Jack Sherman, the second guitarist for the Red Hot Chili Peppers, died this week at the age of 64. The group has had several guitarists in its long history, with each bringing a different contribution and sound to the mix. Sherman, who replaced original RHCP guitarist Hillel Slovak, was eventually let go from the group when Slovak returned.
Slovak was a founding member of the group and his distinct guitar sound would be a major influence in creating the group’s early sound. After Sherman’s death, many fans of the band mourned not only the second guitarist’s death but also remembered the group’s founding guitarist, Hillel Slovak, who died over two decades ago.
During his short but successful music career, Slovak became addicted to heroin, and though he attempted to quit the drug regularly, he would eventually die of an overdose on June 25, 1988. He was 26 years old.
Slovak Met His RHCP Founding Bandmates in High School & Contributed to Their Early Albums
Slovak was born on April 13, 1962, in Israel before moving with his family to the U.S., first to New York City and then Southern California in 1967. He met his future RHCP bandmates, Anthony Kiedis, Michael “Flea” Balzary and Jack Irons, while he was still in high school and the four became friends. Slovak actually ended up teaching bass to Flea, who was a trumpet player but would go on to become the bass player responsible for the Red Hot Chili Peppers’ iconic sound.
Frontman Kiedis, bassist Flea, Slovak on guitar and Jack Irons on drums formed Red Hot Chili Peppers and began performing around Los Angeles in the early 1980s, often in front of sold-out crowds. Slovak, Kiedis and Flea had strong chemistry on stage and their shows were known for being high energy; at this time, the trio began using drugs regularly, including LSD, cocaine and heroin.
Slovak left the group as his other band, What Is This? also received a record deal at the same time RHCP did. However, after growing frustrated with the direction of that band, he rejoined RHCP. It was during his time away that he was replaced by guitarist Sherman. Slovak helped co-write many of the songs on the group’s self-titled debut album, although Sherman was the guitarist who recorded the album with the group. Slovak then appeared on the next two albums, “Freaky Styley,” which came out in 1985 and “The Uplift Mofo Party Plan,” released in 1987.
Slovak Struggled With His Heroin Addiction & His Health Quickly Declined in 1988 While the Band Was Touring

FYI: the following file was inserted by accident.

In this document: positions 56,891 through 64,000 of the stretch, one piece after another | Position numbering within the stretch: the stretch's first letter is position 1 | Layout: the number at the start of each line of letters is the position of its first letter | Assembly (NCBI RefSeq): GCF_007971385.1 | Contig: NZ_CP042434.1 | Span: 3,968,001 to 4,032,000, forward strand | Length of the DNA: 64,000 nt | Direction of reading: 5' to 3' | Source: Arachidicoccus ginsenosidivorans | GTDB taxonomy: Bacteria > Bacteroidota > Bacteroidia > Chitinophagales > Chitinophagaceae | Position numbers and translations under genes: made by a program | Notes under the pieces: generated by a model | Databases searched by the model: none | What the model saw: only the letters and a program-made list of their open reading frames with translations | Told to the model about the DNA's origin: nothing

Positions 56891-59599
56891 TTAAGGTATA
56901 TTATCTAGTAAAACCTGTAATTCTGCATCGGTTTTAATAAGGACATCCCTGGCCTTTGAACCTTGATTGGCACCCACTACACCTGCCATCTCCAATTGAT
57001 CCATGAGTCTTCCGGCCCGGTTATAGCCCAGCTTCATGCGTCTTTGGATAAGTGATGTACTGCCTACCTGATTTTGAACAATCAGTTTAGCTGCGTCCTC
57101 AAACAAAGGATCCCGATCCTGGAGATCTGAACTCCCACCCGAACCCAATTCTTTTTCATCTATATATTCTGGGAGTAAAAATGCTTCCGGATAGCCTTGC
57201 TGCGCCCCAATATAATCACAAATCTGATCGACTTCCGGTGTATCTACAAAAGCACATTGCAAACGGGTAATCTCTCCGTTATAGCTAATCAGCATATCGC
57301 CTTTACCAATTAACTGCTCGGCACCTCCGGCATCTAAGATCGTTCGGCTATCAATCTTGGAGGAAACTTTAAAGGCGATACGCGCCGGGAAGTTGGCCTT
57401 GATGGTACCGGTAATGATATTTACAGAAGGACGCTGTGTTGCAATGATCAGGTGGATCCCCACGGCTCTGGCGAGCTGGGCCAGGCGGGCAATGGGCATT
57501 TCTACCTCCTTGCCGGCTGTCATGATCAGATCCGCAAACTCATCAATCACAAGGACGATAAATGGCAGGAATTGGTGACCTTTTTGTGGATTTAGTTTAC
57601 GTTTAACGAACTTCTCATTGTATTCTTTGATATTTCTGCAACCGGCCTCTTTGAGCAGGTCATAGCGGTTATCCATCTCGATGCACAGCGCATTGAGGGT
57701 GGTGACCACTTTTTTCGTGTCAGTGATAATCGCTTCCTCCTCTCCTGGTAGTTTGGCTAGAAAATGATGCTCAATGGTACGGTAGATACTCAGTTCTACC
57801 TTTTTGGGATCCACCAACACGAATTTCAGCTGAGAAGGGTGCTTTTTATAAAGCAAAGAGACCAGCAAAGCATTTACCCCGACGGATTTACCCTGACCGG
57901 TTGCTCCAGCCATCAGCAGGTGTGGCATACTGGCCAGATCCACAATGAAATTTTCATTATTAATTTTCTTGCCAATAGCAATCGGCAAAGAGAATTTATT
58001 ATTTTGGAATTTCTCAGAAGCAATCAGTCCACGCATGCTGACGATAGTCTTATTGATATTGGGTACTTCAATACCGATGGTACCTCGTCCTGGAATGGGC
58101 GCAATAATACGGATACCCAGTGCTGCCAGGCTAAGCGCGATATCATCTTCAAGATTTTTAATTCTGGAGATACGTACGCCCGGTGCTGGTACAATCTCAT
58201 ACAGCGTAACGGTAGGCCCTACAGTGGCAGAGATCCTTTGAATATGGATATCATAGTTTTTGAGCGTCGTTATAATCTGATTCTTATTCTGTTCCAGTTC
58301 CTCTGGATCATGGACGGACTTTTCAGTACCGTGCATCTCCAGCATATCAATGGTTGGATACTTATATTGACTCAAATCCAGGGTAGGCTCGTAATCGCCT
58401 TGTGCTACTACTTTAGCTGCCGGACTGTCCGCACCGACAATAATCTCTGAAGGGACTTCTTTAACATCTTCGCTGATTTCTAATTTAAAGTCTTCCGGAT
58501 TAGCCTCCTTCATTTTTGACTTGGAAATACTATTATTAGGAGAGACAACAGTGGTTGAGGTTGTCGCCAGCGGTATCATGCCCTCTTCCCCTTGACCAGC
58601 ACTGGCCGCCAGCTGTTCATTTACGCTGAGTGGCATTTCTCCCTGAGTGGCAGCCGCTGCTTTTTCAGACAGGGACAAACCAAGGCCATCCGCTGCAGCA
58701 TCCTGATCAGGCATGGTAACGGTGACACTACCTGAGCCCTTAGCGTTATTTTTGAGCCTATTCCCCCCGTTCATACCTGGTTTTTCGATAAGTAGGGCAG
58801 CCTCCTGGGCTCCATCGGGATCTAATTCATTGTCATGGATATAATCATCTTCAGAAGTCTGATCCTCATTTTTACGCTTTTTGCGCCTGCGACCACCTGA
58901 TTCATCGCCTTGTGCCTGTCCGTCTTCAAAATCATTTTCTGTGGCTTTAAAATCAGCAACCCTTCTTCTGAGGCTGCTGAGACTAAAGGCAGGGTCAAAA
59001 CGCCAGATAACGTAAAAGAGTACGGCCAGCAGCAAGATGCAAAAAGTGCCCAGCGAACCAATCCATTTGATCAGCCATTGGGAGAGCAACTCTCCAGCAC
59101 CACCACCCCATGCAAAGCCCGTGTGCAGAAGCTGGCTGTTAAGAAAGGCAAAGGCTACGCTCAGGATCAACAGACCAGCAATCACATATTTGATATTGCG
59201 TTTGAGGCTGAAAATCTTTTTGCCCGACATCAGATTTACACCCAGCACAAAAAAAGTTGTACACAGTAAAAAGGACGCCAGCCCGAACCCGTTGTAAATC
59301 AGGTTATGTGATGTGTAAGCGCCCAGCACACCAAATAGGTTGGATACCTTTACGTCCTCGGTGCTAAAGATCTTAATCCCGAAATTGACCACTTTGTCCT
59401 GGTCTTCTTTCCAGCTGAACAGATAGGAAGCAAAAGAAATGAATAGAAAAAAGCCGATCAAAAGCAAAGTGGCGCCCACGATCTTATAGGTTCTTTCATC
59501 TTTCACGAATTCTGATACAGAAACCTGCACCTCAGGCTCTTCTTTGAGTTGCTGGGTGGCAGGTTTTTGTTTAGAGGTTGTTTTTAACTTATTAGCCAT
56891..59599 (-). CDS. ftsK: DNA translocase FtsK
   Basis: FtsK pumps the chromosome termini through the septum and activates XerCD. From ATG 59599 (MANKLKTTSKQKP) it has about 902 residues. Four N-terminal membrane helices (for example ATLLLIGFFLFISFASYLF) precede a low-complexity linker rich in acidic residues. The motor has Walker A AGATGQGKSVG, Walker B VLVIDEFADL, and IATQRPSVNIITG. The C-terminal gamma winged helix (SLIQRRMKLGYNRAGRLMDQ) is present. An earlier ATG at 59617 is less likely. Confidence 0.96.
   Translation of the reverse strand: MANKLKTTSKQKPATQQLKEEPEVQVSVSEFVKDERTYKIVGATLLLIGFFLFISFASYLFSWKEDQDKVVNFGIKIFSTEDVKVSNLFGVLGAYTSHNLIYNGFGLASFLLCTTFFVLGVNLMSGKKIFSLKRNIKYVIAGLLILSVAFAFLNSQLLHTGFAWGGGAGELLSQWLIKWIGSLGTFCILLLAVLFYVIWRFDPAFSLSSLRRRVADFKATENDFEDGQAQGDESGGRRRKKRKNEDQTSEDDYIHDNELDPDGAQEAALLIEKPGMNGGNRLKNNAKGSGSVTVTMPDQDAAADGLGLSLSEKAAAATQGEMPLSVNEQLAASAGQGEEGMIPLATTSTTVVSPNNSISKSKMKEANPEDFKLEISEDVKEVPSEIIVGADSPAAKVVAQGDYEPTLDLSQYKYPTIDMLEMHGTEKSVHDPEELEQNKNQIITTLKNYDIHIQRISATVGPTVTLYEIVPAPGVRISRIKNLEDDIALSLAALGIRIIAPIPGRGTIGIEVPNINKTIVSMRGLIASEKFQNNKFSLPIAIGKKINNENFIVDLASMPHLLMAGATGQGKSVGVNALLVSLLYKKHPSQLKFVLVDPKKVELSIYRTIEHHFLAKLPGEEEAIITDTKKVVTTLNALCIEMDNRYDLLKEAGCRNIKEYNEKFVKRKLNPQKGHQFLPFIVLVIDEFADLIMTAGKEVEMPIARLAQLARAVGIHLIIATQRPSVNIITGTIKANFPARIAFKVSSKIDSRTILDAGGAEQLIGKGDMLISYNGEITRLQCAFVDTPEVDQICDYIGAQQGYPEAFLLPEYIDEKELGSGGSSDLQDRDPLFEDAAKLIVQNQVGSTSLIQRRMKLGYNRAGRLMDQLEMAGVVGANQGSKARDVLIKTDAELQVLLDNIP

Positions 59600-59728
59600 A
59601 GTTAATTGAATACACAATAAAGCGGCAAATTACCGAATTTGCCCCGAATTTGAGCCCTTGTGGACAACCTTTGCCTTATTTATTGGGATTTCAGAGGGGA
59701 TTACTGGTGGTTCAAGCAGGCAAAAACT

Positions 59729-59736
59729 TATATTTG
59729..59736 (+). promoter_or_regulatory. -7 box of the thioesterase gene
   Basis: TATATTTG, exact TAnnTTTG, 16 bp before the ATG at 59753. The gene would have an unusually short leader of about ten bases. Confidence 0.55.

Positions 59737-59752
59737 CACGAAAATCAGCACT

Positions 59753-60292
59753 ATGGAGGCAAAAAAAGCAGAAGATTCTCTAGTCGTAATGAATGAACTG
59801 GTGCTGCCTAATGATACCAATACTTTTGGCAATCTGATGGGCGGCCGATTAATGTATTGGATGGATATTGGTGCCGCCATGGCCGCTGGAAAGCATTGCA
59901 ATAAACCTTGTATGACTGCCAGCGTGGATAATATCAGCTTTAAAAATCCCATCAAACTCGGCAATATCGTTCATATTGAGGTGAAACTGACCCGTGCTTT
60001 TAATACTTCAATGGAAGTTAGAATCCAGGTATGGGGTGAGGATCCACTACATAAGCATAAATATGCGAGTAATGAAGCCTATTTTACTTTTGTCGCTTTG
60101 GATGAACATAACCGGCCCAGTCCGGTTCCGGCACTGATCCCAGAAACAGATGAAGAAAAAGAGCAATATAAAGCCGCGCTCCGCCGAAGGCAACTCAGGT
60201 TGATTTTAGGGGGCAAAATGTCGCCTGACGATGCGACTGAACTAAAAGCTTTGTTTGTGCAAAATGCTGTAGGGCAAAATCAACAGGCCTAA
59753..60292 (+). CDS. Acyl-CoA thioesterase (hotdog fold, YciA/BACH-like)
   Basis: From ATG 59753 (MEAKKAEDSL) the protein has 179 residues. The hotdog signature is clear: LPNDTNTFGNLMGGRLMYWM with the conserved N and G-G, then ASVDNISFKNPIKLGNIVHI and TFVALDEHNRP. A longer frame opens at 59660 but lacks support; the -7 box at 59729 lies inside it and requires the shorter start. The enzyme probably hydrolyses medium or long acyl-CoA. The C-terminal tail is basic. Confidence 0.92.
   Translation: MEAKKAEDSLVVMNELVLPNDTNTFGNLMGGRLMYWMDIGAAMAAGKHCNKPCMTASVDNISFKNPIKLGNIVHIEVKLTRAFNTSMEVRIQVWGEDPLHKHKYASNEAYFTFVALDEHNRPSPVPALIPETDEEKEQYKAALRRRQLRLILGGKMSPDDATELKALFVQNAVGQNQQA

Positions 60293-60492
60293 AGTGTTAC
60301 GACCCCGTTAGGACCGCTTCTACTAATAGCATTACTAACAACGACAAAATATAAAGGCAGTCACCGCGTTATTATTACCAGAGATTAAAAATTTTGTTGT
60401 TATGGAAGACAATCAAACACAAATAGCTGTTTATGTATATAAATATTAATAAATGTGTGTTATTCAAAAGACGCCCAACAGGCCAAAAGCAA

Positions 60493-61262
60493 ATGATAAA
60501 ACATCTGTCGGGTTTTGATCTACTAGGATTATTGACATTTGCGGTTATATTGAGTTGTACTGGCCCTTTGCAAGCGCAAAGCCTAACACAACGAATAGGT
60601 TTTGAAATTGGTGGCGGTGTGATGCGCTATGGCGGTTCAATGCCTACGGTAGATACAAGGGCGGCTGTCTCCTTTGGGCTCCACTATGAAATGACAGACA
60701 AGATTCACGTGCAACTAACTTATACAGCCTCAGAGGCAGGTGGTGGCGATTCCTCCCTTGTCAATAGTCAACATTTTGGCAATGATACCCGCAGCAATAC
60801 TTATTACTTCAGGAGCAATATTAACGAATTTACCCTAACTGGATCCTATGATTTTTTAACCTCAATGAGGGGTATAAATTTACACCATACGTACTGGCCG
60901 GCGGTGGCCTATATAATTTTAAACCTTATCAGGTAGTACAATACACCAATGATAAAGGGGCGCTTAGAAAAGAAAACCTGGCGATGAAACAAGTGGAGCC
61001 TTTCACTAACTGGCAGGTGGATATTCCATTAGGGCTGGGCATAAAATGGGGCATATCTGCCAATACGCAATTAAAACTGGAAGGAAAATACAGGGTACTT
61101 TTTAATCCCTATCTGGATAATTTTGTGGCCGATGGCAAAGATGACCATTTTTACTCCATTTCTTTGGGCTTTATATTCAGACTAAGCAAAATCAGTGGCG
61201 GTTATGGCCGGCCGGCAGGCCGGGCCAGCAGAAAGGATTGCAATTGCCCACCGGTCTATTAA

Slovak and Kiedis both suffered from heroin addiction and while on the road promoting “Freaky Styley,” the group could see Slovak’s health deteriorating. Kiedis wrote in his autobiography Scar Tissue, “I could tell Hillel had no inner core of strength. He had been robbed by his addiction of the life force that allows you to at least defend yourself. It was a sad moment.”
The two decided to attempt sobriety for their European tour, but both suffered from intense withdrawal. Some days, the effects were so powerful that Slovak’s guitar playing was affected and he was unable to perform for one of the shows. After the European tour, Slovak hid away from the rest of the band in his apartment and struggled with his addition on his own. On June 25, 1988, he died of a heroin overdose and was found in his apartment two days later.
His bandmates have paid tribute to their late friend in the years since his death, reuniting with founding drummer Jack Irons in 2017 for a tribute show. On January 7, 2019, Flea visited Slovak’s grave in Mount Sinai Memorial Park Cemetery and posted to Instagram about his “beloved brother”:
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My thoughts will always be with my beloved brother. A painter, a musician, an intellectual, a hilarious and wild joker, and a lover of his friends. He asked me to start playing the bass, changing my life forever, and that’s only one of many ways he influenced my growth. ❤️❤️❤️ happy to be sitting by his grave on this sweet and mellow rainy day
Kiedis spoke about his close friend and late bandmate after the Red Hot Chili Peppers were inducted into the Rock and Roll Hall of Fame in 2012. Slovak, as a key member of the group, was included in the induction. Kiedis told Rolling Stone, “The most emotional part for me was thinking about Hillel Slovak … Because he’s no longer with us, it seemed emotional and beautiful. It’s really kind of his induction that I’m most excited about. He’s a beautiful person that picked up a guitar in the 1970s and didn’t make it out of the 1980s, and he is getting honored for his beauty.”